Brooks Koepka has won four majors, but did not make the cut last year and will be out to put that right this time around, having defeated Jon Rahm in the WGC-Match Play last 16. 

Rahm has finished in the top 10 in each of his last four Masters appearances. However, the Spaniard has not won a tournament since triumphing in the US Open last year, but did secure a place in the top 10 in all four of last year's majors.

Dustin Johnson failed to make the cut in 2021 in a torrid title defence. He had dropped out of the top 10 up until an impressive performance at the WGC-Match Play moved him up to number eight, and he'll be determined to rekindle the form that saw him clinch the green jacket in 2020.

Viktor Hovland is ranked fourth in the world, though his weak chipping game may prove costly to his chances at Augusta, while Collin Morikawa cannot be discounted for a third major title and Justin Thomas will be out to win a second major having won the US PGA Championship in 2017.

 

The outsiders

Augusta is where golfers can shoot to stardom over the course of four spectacular days, and there will be plenty of the field who fancy their chances despite not being among the bookmakers' favourites.

One such player capable of a challenge is Cameron Smith. The Australian is ranked at a career-high six, won the Players' Championship last month and has finished inside the top 10 in three of the last four Masters.

Will Zalatoris, meanwhile, comes into the weekend with the best SG (strokes gained, which compares a player's score to the field average) tee-to-green* statistics on the PGA Tour this season, with his 1.767 average just edging out Thomas, and he came second on his Masters debut in 2021.

Zalatoris only has one pro win to his name so far but the 25-year-old has largely impressed at the majors. He finished T2 in 2021 at Augusta and T8 in last year's PGA Championship, while recording a T6 finish in the 2020 US Open.

Rory McIlroy's Masters record is frustrating. It is the only major the former world number one has not yet won. He finished in the top 10 six times between 2014 and 2020 before missing the cut last year, and now he'll have another stab at sealing a career Grand Slam, though his best finish this season has been third in the Dubai Desert Classic.

 

Only five players have previously completed a clean sweep of the majors, and McIlroy has not won one of the big four events since 2014.

Russell Henley will feature for the first time since 2018 after 12 top 10 finishes in the past year, and he has finished in the top 25 at Augusta three times, while Bryson DeChambeau is going to compete despite missing a chunk of the season with a hip problem. He finished T46 on three-over-par in 2021.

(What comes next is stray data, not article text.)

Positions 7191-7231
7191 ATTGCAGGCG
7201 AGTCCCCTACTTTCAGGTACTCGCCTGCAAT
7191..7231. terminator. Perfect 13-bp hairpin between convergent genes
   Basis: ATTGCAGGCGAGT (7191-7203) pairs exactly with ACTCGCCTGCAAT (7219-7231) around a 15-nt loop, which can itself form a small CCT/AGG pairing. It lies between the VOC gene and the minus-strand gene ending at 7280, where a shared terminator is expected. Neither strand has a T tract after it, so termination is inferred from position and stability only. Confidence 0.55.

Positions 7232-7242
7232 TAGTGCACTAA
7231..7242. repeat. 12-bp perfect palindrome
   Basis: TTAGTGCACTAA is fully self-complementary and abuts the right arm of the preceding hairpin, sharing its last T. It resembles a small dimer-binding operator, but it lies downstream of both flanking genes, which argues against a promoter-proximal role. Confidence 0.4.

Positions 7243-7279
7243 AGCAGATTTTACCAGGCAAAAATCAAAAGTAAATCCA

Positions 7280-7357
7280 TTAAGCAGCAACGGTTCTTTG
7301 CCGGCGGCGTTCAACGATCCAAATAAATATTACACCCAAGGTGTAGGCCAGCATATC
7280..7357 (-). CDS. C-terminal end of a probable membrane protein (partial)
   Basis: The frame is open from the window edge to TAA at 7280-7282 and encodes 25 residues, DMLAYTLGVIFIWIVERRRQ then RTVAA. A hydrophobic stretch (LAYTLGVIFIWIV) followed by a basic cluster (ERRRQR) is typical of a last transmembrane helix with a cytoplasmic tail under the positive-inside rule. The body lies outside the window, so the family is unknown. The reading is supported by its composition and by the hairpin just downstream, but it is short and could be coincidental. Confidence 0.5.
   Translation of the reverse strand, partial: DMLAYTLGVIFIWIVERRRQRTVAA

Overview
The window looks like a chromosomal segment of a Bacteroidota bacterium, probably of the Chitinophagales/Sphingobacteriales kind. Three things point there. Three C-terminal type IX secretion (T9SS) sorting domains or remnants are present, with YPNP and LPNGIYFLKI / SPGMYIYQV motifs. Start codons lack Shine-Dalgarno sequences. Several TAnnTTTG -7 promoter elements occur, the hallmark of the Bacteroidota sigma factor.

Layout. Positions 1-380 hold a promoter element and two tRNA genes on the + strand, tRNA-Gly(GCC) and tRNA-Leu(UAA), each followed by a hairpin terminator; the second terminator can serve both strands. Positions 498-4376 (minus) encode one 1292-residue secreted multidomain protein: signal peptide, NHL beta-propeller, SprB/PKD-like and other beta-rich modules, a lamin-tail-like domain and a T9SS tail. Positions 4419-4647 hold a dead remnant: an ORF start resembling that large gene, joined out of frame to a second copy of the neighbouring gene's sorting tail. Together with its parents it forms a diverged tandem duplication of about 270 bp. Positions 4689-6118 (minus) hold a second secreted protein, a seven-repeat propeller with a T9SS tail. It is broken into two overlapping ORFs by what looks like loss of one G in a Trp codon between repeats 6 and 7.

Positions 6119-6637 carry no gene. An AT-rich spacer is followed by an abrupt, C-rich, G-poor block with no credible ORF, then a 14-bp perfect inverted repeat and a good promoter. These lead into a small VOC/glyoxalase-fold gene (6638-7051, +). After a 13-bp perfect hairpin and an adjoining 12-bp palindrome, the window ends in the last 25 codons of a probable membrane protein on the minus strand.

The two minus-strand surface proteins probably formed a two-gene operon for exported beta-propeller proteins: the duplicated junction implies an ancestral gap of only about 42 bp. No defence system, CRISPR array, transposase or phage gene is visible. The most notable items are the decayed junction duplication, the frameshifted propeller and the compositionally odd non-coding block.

Marc Leishman finished fifth a year ago, improving on T13 from 2020, and Sergio Garcia will at least hope to make the cut for the first time since he won in 2017. Perhaps if the Spaniard can just make the weekend, he can go all the way again?

 

The return of the king

As far as comeback stories go in sport, Woods has already provided one of the very best.

In 2019, against all odds following years of back issues and surgery to fix the problems, Woods won The Masters for a fifth time in his illustrious career, taking his total of major victories to 15. He trails only Jack Nicklaus in that regard.

But this comeback might just top the lot.

The 46-year-old admitted he cheated death in a major single-car crash in February 2021, which left him with serious leg and foot injuries. Woods was unable to walk unaided for several months and has not played serious golf since, but he is all set for a remarkable return on the biggest stage of them all.

It will be his first appearance in any tournament since he played at Augusta in November 2020. Since winning his maiden major a quarter of a century ago, Woods has claimed nine more major titles than any other player, while he is one of only three players to win successive Masters titles (2001 and 2002).

Woods has never failed to make the cut in 21 appearances, and even if he does not challenge at the top of the leaderboard this time around (though you would not put it past him) his comeback is already the story of the weekend.

 

After two years of disruption caused by the coronavirus pandemic, things are back to normal at Augusta National for this year's much-anticipated Masters – though choosing a winner is as tough as ever.

Dustin Johnson won the delayed 2020 event with a record score after it was pushed back by seven months from its usual slot, while Hideki Matsuyama made history of his own last year by becoming the first Japanese male to win a major.

Matsuyama's triumph was a memorable one, albeit with only a limited number of patrons present in Georgia due to social distancing measures being in place, though the build-up to his title defence has been far from ideal as he continues to battle a back injury.

Golf's elite can look forward to the return of spectators for the 86th edition of the most prestigious tournament of them all – and if excitement was not already at fever pitch, Augusta could also see the return of Tiger Woods, who has not played on the PGA Tour since November 2020 after being involved in a car accident.